AD2022 - Dual Mono Preamplifier
The folks at Avalon Design have made quite a name for themselves by designing high quality outboard gear that is as well known for its robust sound as it is for its very sexy look and feel. I've had the pleasure of accumulating several pieces of Avalon gear over the years, including the M5, their premiere one channel microphone pre amp/DI combo. So when Avalon released the AD2022, an updated two channel version of the M5, I was more than happy to take it through the testing process.
The AD2022 is a dual mono fully discrete Class A pre amp, combined with two Hi-Z instrument inputs. As is the case with the M5, the microphone input stage utilizes a low-ratio, balanced input transformer. Split low-ratio primary windings are combined within a custom mu-metal core for extended frequency response and low distortion. An obligatory variable high pass filter is built in for eliminating low frequency rumble at sub-sonic frequencies.
Improvements over the M5 include what is at first glance the most obvious - an output gain control, which belies the most drastic change in design. The AD2022 utilizes two signal amplifiers per channel, as opposed to one per channel in the M5 which, according to Avalon, "improves transient response and doubles the internal bandwidth" of the amplifiers. The output gain stage is controlled with an additional pot on the front of the unit.
Another improvement Avalon has incorporated is in putting the two hi-Z instrument inputs on the front of the unit (on the M5, they are on the back - terribly inconvenient). Additional improvements include selectable microphone source loading, an improved power supply, and doubled plated circuit boards for superior low level signal transfer.
Over the past several years, I've come to love using my M5 in a variety of situations, but one of my favorites has been for vocals. With that in mind, this was the first test I took the AD2022 through, and the female vocalist on this particular session was a real screamer. One thing about the M5 that is shared by the AD2022 is its ability to take an exceptionally high sound pressure level before distorting - definitely important with loud vocalists like our subject. As was expected, I found the AD2022 to have the same overall characteristics as the M5: smooth, with a well defined top end and tight low end, and very present, or as our vocalist called it, a "real in your face" sound.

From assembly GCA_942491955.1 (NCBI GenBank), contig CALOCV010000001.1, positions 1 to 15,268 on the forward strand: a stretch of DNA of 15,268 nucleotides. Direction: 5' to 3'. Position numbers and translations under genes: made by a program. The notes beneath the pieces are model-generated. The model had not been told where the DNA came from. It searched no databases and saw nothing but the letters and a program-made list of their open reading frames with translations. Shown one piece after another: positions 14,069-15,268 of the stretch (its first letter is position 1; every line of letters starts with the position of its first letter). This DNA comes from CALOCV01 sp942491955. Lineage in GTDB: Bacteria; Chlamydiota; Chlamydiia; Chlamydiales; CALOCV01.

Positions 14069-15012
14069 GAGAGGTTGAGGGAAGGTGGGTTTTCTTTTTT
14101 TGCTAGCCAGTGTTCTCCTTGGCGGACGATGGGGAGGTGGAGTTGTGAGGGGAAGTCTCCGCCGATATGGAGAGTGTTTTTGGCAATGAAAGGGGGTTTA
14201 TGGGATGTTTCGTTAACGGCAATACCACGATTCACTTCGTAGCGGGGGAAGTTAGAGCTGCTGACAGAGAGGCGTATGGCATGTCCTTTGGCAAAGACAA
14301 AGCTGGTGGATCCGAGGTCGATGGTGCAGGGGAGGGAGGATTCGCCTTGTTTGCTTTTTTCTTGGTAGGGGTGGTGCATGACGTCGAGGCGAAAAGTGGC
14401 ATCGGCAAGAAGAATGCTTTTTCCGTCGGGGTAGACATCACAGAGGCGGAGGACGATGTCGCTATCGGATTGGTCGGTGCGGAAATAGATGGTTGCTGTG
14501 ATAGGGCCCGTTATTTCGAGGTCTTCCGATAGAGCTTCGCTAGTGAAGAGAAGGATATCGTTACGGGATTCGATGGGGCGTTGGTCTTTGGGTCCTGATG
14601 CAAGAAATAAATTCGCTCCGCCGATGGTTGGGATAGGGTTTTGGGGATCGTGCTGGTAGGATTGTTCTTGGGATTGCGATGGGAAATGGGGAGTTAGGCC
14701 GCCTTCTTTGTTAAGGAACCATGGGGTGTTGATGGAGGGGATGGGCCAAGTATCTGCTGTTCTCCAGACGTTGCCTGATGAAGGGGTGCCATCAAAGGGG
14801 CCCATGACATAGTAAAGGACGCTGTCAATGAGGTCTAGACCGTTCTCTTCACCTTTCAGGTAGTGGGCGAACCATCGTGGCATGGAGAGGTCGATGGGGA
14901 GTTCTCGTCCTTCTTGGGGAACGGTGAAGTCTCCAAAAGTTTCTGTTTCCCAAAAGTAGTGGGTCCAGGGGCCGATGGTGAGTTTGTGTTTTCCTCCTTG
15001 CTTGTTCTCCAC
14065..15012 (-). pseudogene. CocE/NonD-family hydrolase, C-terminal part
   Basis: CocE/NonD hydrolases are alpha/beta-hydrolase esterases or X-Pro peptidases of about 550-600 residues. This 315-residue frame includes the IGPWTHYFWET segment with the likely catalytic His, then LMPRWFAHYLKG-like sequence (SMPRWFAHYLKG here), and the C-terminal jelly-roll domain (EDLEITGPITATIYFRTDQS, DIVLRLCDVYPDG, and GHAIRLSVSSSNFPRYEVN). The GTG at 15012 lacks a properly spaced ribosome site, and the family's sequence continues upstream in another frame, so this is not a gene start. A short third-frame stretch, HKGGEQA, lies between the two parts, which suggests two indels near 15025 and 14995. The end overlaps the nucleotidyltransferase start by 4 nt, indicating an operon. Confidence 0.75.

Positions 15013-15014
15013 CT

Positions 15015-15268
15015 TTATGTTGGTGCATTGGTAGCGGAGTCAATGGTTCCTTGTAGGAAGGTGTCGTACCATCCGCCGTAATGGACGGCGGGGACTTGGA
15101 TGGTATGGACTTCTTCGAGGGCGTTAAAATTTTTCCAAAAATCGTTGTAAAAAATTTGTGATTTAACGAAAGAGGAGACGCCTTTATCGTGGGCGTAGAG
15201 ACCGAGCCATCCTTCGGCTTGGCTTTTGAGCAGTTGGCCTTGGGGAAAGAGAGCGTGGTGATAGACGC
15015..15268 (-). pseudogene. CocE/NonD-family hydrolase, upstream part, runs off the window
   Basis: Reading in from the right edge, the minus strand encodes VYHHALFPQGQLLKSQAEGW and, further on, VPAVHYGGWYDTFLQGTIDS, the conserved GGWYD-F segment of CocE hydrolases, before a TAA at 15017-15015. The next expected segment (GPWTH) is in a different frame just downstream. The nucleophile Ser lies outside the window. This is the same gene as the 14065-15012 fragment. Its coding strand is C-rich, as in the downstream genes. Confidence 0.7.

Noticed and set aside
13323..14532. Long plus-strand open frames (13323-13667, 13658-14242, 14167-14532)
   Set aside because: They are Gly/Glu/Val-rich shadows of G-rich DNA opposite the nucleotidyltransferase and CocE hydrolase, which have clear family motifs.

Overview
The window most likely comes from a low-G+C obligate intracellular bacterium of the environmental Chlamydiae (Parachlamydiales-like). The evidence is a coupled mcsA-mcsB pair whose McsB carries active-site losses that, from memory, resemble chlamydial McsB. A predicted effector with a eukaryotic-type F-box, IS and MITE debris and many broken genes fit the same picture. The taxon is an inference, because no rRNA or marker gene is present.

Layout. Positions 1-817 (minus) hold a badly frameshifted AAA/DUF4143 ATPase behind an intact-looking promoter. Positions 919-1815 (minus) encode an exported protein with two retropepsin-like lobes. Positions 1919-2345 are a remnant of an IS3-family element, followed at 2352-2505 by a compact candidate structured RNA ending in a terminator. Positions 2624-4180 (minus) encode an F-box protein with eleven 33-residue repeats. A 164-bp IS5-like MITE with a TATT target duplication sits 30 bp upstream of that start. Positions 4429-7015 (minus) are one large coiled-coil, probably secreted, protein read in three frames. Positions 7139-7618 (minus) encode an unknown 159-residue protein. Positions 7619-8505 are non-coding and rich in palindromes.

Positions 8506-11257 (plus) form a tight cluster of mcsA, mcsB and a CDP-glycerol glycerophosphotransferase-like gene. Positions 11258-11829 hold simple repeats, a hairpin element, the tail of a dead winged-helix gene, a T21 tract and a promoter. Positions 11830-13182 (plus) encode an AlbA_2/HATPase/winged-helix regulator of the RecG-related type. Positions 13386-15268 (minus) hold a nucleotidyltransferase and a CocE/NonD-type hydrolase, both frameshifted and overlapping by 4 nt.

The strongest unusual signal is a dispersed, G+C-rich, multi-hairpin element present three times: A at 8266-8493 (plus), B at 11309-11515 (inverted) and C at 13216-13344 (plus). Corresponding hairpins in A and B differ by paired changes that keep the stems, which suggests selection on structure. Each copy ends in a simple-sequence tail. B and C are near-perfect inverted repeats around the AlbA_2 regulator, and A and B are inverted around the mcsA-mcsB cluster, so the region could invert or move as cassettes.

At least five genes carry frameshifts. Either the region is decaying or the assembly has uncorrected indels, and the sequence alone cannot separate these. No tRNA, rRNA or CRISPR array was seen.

The addition of the second amplifier and gain stage to the AD2022 allows you to control the color a bit more than the M5 by varying the ratio between the two amplifiers. Also, the addition of the "selectable microphone source loading" switch (50, 150, 600 Hz) adds even more control options - a definite plus over the M5.
Next I tried the AD2022 in a variety of situations using various microphones. These included drum overheads with a pair of U67s, a room mic using a U47, and a tenor sax using a Royer 121 ribbon mic. The AD2022 was exceptional in all of these situations, but I was especially pleased with the drum overheads within the context of the tune at hand - a roots-rock song with a lot of cymbal and hi hat activity. The drummer was as pleased as I was with the overall clarity of the kit and definition of the cymbals.
As far as the DI goes, the AD2022 is the same animal as the M5, which has always been my first DI choice when I'm looking for a colorization factor that is within the middle range of my various DI units. Synth pads, sampled drums and synth bass all benefit from the AD2022's fast transient response, and if you're looking for a clean but extremely ballsy bass guitar DI, this is one to put at the top of your list. With the instrument inputs being on the front of the unit, the hassle factor has been reduced substantially - extra kudos to Avalon for this improvement.
The bottom line on the AD2022: Avalon has improved on an already successful design without adding non-essential features. As is the case with the M5, the AD2022 is an exceptional piece of gear that would do well in a wide variety of situations, and it would surely get a lot of use in this engineer's studio.
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